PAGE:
Changing Source Control as a Kaizen Event
I often have opportunities to work with organizations in transition to Team Foundation Server for their source control solution. Most large organizations (and many smaller ones) look for a migration route for their source code that allows them to retain history and their current merge/branching model. In heavily regulated environments, this is often a fundamental requirement, in fact. Accordingly, there are many packaged conversion tools out there to serve this need. There are Team System SCC conversion utilities for IBM’s Clear Case, VSS, SVN, StarTeam, CVS, Perforce, and others. The mere existence of these tools lets me know that migrating source code in the same structure it previously existed is considered “good” by many.
My default recommendation is to do a clean, fresh, manual import rather than to migrate source code with existing structure. I have several reasons for this including:
- Code migration is more complicated and it will take longer (cost more).
- Tools have flaws. Everything may not turn out the way you think it will when you have been branching and labeling in that old system for 6 years.
- The majority of code file comparisons occur at the tail end of source control. Very rarely is a comparison made on a code file in SCC older than 60 days.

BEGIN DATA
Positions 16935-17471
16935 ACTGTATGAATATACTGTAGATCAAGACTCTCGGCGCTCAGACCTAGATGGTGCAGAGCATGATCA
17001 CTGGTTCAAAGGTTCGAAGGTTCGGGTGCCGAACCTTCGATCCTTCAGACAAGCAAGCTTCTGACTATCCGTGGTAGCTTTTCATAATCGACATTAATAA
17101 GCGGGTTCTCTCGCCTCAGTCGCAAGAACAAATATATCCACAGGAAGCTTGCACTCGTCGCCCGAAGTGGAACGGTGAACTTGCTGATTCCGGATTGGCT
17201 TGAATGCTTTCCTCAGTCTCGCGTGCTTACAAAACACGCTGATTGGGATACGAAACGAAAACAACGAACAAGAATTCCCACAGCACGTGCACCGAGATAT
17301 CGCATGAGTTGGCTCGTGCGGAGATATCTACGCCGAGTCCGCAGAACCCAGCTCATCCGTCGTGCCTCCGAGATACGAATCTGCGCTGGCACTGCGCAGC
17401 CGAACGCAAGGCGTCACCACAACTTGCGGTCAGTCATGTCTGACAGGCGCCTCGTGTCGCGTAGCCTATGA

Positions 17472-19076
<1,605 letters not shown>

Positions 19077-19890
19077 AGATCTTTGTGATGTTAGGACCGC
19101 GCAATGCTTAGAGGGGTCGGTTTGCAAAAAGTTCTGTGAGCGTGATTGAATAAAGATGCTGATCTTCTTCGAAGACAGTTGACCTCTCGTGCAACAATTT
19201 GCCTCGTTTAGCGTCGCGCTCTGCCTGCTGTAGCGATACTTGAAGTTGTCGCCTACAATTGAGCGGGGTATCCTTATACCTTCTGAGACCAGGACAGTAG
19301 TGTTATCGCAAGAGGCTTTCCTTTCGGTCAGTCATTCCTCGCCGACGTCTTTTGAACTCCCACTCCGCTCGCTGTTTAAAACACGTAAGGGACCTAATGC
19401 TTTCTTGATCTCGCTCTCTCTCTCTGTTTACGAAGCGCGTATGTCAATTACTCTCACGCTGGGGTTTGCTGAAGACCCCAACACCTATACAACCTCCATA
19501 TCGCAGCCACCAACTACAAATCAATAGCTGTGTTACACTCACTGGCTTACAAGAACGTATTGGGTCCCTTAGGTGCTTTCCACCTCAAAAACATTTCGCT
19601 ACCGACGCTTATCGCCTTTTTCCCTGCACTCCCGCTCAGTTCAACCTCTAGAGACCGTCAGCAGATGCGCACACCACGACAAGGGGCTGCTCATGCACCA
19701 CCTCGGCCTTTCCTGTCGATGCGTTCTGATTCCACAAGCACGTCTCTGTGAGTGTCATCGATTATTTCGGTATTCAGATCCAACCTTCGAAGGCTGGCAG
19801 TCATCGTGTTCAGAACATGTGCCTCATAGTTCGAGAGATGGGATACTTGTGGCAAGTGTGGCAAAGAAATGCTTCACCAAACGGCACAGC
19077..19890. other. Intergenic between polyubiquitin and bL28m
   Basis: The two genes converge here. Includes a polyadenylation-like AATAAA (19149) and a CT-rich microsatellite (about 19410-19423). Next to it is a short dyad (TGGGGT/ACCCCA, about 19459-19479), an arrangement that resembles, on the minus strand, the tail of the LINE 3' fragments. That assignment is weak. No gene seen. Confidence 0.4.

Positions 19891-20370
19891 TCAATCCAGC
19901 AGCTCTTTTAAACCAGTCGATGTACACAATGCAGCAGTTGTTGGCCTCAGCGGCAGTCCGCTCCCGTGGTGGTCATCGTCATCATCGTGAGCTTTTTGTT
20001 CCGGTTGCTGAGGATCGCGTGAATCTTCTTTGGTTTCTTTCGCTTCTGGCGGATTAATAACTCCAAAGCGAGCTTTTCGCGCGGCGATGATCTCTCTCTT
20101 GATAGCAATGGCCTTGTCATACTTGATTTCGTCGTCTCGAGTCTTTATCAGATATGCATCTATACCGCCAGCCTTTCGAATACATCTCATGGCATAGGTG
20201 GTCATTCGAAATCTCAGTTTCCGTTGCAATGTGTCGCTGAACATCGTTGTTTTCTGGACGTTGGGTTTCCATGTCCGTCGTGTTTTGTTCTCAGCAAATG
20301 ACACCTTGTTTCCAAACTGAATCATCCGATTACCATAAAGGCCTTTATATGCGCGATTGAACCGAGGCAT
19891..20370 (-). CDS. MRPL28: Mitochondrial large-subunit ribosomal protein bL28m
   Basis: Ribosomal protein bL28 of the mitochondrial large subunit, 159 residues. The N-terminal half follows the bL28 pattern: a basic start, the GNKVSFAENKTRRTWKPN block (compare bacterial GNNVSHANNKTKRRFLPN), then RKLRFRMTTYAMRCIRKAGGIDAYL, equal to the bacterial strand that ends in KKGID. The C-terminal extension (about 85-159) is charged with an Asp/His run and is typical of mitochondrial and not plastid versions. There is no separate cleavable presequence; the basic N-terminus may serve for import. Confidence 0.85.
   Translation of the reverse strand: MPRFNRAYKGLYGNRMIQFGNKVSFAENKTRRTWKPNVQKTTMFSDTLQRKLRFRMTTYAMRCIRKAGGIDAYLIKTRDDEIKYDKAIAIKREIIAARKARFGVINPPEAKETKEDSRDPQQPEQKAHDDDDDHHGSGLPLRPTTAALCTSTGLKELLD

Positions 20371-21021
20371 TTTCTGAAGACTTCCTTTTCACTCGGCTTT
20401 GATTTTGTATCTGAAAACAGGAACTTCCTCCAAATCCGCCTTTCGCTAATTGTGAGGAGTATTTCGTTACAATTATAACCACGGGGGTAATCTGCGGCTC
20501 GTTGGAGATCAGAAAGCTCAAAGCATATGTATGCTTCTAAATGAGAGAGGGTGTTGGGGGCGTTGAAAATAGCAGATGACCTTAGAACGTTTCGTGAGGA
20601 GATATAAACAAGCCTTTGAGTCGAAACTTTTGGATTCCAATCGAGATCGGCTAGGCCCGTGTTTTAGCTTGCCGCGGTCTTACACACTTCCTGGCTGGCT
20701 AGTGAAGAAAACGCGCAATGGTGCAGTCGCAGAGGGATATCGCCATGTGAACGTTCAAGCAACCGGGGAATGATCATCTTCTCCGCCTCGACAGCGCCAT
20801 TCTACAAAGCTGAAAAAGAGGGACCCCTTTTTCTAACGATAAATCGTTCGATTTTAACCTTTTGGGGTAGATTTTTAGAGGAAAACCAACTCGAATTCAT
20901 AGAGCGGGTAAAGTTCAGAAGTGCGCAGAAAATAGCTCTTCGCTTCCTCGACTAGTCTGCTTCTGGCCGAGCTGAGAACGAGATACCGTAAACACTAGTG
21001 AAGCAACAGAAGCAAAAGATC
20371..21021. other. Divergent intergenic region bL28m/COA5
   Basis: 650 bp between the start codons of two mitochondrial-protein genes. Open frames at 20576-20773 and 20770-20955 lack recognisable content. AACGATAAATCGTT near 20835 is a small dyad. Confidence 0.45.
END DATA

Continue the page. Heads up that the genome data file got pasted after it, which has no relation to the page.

- The reason you want to retain history is to blame that guy.
- Your branching model was probably over complicated anyway.
- History for auditing purposes can be found in the old system, kept online and read-only for a year or two if necessary.
But the number one reason I don’t want to bring the source code over in the same model is because this is a golden opportunity to improve.
It amazes me that the structure of a SCC system reflects the nature of the organization that created it. I have learned, however, that it does. Are management decisions hectic? Are releases going out buggy? Look for lots of deep branching structures. Are developers working in separate branches on the same release? Look for lots of cherry pick merges.
It is a fundamentally healthy exercise to pull a large pile of source code out of the old system and bring it into the new one one project at a time, ensuring that each one is self contained. In other words, break the dependencies between projects and all of those weird references to resources outside the boundary of the solution.
It comes down to this, why are you making this tooling change in the first place? Odds are that the tool change is being done because the team wants things to get better. Whether you are moving to Team System, SVN, or something else, you are moving to a new system to make an improvement. Given the desire to improve, take advantage of the opportunity to actually make things better rather than to persist old dysfunctions into a shiny new tool.
As a manager of development teams myself, I found great value in migrating source control every 2 years or so, just to cause such a spring cleaning event.
And the number one thing you can do to make this a true Kaizen event? Ensure that each and every project (that is, every *.*proj file) gets build built via a CI build before adding another project to the system.